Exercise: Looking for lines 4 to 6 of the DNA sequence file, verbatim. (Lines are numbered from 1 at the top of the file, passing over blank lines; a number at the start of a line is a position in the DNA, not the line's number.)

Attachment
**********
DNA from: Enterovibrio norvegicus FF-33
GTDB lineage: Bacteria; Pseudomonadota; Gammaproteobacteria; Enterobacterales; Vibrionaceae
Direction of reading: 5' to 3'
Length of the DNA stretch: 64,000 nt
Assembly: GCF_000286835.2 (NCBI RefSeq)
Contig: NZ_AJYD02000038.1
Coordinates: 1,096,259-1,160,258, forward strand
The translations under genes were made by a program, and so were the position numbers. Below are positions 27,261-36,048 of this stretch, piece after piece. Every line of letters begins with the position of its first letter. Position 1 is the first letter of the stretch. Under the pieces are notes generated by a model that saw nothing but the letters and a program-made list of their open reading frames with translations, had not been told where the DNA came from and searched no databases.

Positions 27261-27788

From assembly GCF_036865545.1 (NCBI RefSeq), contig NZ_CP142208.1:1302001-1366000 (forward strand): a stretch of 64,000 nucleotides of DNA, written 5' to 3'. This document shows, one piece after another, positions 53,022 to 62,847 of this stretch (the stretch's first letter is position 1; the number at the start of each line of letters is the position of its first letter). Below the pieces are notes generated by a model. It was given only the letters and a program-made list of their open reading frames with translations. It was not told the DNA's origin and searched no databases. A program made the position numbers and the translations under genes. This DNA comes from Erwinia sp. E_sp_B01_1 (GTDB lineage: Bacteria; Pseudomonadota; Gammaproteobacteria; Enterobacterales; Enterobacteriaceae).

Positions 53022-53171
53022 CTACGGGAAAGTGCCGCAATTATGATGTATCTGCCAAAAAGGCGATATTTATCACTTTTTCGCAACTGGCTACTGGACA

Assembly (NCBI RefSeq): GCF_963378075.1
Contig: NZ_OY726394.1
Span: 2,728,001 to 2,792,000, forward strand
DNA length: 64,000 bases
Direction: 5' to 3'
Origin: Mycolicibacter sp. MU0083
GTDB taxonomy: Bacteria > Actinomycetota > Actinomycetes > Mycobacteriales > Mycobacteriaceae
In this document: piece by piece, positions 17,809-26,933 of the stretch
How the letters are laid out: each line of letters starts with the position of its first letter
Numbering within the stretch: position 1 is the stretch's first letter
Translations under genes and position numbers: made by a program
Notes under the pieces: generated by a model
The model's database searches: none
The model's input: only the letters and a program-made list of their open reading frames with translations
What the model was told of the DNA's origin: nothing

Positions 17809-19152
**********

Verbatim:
Length of the DNA stretch: 64,000 nt
Assembly: GCF_000286835.2 (NCBI RefSeq)
Contig: NZ_AJYD02000038.1